In Woodbridge, incumbent Steven Keen said he wants to keep the School Board going in the same direction it has been moving in since he was elected. His challenger, Dennis C. Stewart, wants to restore some of the same programs that were in place when he was appointed.
Keen, 44, a retail manager, sees fiscal responsibility and cordial relations with the Prince William Board of County Supervisors as a few of the hallmarks of his term in office. He worked against a meals tax for county schools and said the school administration found a way to renovate some schools and build new ones without levying extra taxes.
"It's just a matter of arranging your priorities," said Keen, who was elected to the board in a 1996 special election. "We have accomplished what the former appointed School Board member [Stewart] said could not be done."
Keen also said he was proud of the five-year budget plan process enacted by the School Board. Having a long-term plan helps when requesting money from the supervisors, Keen said.
Keen has been one of the champions of specialty schools within the districts, which will allow students to travel to out-of-boundary middle and high schools to pursue enrichment on specific subjects such as math or information technology. In addition, a "traditional" school will open in the fall, offering a back-to-basics approach to language arts, math and school discipline.
Keen also notes that he stayed away from endorsements from political parties and unions, saying that would make him beholden to special interests. "I just feel that party politics should not play a part in School Board decisions," he said.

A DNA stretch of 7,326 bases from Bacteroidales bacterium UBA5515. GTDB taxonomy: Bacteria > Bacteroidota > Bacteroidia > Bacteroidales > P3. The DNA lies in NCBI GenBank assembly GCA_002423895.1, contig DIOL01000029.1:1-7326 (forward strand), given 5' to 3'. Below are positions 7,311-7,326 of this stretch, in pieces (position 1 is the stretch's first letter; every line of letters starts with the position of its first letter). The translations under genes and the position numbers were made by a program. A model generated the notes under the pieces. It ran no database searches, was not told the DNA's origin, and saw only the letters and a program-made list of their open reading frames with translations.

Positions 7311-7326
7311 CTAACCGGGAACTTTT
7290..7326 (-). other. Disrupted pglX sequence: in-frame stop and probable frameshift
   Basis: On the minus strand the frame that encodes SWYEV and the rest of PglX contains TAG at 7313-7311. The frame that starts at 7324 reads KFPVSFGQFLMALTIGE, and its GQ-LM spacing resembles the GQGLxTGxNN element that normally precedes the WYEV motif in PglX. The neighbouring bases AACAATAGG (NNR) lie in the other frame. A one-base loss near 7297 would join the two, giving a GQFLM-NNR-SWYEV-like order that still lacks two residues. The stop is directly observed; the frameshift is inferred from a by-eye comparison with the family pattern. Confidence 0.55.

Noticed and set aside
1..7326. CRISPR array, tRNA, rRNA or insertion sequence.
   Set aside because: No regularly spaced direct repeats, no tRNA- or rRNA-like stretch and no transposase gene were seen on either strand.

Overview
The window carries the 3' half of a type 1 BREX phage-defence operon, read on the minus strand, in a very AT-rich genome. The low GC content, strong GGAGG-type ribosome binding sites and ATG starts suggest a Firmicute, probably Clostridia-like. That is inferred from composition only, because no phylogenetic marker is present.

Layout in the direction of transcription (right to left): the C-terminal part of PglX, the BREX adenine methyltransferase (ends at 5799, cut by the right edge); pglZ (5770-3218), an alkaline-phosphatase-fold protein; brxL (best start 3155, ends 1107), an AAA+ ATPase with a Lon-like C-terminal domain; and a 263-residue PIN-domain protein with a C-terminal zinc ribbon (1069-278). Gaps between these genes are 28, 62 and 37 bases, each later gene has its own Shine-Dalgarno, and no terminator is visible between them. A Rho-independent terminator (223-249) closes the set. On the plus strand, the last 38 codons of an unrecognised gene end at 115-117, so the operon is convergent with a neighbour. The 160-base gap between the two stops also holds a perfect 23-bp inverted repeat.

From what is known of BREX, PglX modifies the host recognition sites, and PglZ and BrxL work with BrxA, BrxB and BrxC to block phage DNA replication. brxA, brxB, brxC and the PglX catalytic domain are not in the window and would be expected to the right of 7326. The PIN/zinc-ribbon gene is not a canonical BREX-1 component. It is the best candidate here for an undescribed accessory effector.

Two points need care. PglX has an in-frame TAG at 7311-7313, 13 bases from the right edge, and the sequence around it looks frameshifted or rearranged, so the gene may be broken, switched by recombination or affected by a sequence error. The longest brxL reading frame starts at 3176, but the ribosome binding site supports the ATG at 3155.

Stewart, 48, a computer specialist with the U.S. Army Corps of Engineers, said the school system is using money to build schools at the expense of older schools in his district. He believes the largest portion of money should go to the nuts-and-bolts efforts of bringing older schools up to par, such as enlarging the parking lot at Potomac View Elementary or building additions and eliminating trailers.
"I want to modernize. I don't just want to renovate," Stewart said. "The inequities are just horrible between the old schools and the new schools."
Stewart would also like to see the board pay more attention to violence prevention programs. He praised a program that was in place when he was an appointed board member, from 1992 to 1996, that brought behavioral specialists to the middle school. The program was paid for by a federal grant, but when the grant ended, the program lapsed.
"It was a great investment," Stewart said. "That's why I want it back."
Stewart has received endorsement from teachers unions, something Keen shunned. However, his vote is still his own, he said. "Basically, [Keen] is saying that the teachers and the classified employees don't put children first, and that's wrong."